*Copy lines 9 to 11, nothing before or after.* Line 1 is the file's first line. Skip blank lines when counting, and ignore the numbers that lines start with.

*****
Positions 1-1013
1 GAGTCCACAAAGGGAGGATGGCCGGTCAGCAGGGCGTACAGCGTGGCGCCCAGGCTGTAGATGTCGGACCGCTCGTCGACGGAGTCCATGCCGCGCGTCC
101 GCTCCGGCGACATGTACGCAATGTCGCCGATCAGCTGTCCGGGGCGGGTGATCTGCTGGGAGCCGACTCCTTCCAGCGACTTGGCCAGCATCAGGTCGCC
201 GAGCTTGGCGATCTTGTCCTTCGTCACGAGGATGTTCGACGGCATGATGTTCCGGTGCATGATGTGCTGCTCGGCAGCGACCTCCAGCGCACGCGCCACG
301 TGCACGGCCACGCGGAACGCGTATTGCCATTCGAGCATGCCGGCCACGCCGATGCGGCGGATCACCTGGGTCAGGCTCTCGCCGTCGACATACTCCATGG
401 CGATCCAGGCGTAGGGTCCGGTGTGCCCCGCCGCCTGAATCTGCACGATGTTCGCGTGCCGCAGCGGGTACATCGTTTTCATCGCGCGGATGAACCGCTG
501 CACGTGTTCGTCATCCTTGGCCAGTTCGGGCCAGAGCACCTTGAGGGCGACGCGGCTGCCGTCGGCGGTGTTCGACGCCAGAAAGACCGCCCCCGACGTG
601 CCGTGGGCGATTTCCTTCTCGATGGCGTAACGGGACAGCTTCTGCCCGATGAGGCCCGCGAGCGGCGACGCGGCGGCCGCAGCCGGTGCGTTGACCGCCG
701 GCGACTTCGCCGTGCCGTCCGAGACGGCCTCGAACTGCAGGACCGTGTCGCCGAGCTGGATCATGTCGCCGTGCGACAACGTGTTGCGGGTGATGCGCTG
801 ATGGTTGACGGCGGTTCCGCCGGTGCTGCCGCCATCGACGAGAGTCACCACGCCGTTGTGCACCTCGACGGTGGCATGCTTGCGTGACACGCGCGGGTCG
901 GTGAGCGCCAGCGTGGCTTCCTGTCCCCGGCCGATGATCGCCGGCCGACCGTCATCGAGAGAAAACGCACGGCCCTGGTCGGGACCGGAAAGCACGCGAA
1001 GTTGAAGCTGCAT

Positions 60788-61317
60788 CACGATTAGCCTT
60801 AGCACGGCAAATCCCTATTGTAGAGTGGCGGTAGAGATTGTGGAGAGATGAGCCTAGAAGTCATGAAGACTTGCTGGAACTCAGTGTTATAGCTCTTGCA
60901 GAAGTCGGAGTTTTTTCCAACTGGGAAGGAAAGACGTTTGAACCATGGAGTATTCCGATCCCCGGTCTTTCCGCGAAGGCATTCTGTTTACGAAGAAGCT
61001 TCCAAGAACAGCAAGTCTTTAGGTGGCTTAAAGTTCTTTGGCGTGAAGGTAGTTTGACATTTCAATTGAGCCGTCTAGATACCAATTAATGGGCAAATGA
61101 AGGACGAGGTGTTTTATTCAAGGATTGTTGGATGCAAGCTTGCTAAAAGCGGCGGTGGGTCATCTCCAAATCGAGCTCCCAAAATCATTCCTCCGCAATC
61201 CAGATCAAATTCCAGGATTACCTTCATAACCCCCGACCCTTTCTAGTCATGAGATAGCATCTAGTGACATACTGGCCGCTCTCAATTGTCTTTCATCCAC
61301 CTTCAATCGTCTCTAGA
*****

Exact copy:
701 GCGACTTCGCCGTGCCGTCCGAGACGGCCTCGAACTGCAGGACCGTGTCGCCGAGCTGGATCATGTCGCCGTGCGACAACGTGTTGCGGGTGATGCGCTG
801 ATGGTTGACGGCGGTTCCGCCGGTGCTGCCGCCATCGACGAGAGTCACCACGCCGTTGTGCACCTCGACGGTGGCATGCTTGCGTGACACGCGCGGGTCG
901 GTGAGCGCCAGCGTGGCTTCCTGTCCCCGGCCGATGATCGCCGGCCGACCGTCATCGAGAGAAAACGCACGGCCCTGGTCGGGACCGGAAAGCACGCGAA